Beatrice and Abel are the finest of friends. Beatrice raises bees. Abel grows apples. In summer, they gather sticky, sweet honey together, and in fall, they harvest ripe, red fruit. They make a perfect pair in every season, and so do the bees and the trees. Until one spring morning, Abel startles a bee--ZING!--and gets stung. "WHEE HEE HEE!" he cries. But Beatrice hears only the silly sounds and laughs. OUCH! Is their friendship strong and steady enough to weather the stinging words and messy quarrel that stem from misunderstanding? Friendship and nature form the perfect pair in this warm and winsome celebration of teamwork, ecology, and the art of saying "I'm sorry."
I have worked as a librarian in a Catholic girls’ high school, raised two children, run for public office, taught Torah at a Hebrew school and served the causes of truth and grammar as a contributing editor at Vermont’s alternative weekly newspaper, Seven Days. I grew up in Montclair, New Jersey, and also spent part of my childhood in Paris. Since then I’ve lived in Los Angeles and Burlington, Vermont. I now live with my husband and write full time in Rhode Island. I recently completed a novel for adults.
Bea and Able are neighbors and have been best friends forever. They share everything and look out for one another, until one day- a chain of events leaves them at a crossroads in their friendship. Will they ever get back to the way things used to be?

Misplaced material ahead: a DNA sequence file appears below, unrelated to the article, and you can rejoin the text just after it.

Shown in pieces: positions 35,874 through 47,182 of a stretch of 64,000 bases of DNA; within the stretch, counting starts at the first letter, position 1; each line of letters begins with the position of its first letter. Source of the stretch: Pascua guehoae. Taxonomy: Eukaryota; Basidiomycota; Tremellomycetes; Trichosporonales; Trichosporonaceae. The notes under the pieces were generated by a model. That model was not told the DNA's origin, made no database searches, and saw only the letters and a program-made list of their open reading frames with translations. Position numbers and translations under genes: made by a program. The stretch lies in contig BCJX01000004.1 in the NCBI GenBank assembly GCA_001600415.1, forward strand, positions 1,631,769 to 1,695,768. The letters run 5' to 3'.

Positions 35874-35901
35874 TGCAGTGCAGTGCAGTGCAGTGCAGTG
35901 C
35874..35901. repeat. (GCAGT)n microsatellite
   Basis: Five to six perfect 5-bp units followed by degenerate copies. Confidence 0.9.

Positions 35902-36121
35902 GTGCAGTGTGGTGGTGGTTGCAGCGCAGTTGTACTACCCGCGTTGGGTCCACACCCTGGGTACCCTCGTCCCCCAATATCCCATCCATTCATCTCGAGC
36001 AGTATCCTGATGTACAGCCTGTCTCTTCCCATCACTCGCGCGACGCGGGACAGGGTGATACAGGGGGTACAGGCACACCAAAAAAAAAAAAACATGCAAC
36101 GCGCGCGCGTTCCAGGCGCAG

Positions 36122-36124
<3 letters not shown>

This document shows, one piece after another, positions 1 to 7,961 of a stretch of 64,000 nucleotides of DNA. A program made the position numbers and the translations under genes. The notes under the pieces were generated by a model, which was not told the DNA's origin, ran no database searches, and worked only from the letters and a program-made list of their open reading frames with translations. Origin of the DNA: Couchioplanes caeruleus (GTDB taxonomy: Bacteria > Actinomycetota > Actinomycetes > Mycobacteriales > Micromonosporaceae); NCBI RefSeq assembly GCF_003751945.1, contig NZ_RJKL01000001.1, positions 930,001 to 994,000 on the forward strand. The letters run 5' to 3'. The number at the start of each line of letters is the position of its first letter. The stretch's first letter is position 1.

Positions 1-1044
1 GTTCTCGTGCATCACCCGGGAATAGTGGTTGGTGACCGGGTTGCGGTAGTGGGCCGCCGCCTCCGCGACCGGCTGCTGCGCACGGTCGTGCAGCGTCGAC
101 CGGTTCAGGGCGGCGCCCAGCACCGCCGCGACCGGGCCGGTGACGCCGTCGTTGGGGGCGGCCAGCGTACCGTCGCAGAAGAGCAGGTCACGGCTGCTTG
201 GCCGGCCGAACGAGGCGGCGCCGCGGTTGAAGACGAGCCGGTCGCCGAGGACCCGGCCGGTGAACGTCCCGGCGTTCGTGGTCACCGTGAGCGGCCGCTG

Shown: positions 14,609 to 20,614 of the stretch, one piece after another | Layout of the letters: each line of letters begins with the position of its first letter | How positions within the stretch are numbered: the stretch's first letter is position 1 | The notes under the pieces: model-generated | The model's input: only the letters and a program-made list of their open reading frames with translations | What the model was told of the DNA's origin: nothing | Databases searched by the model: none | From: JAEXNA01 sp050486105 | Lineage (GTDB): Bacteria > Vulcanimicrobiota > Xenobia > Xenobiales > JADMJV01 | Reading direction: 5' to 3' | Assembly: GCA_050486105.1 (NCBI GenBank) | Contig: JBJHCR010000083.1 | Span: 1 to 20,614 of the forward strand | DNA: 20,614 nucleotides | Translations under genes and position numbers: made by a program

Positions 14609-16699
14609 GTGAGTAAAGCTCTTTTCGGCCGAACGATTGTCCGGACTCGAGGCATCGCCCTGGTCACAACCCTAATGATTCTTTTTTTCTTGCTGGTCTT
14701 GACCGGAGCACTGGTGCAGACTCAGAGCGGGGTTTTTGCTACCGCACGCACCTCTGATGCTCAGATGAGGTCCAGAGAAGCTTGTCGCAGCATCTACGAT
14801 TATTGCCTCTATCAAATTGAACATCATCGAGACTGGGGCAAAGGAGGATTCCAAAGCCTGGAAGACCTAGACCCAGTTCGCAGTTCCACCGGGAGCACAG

Are we still friends is a great example on learning communication. I think there is an important lesson for young ones to learn while reading this book. I thought it was a fun and creative book with beautiful illustrations. One in which, opens a door to a teachable moment with children.
Are We Still Friends? is a simple story about a misunderstanding between Beatrice and Abel, a bear and a mouse. After their fight escalates, they both realize what's truly important and end up apologizing.
I wasn't that enamoured with this book, though I can't quite put my finger on why. Maybe it's the overly simple story; it lacks nuance, and the resolution is a little too quick and pat. Or maybe the illustrations didn't capture my imagination. I like how Beatrice and Abel raise bees and apples, and share the bounty with each other, but that wasn't enough to make me fall in love with the story.
I'm reminded of another book with a similar premise: What James Said by Liz Rosenberg. It's more realistic, and I love the illustrations. I think I'd recommend that book over this one if you're looking for a book about misunderstandings and apologies.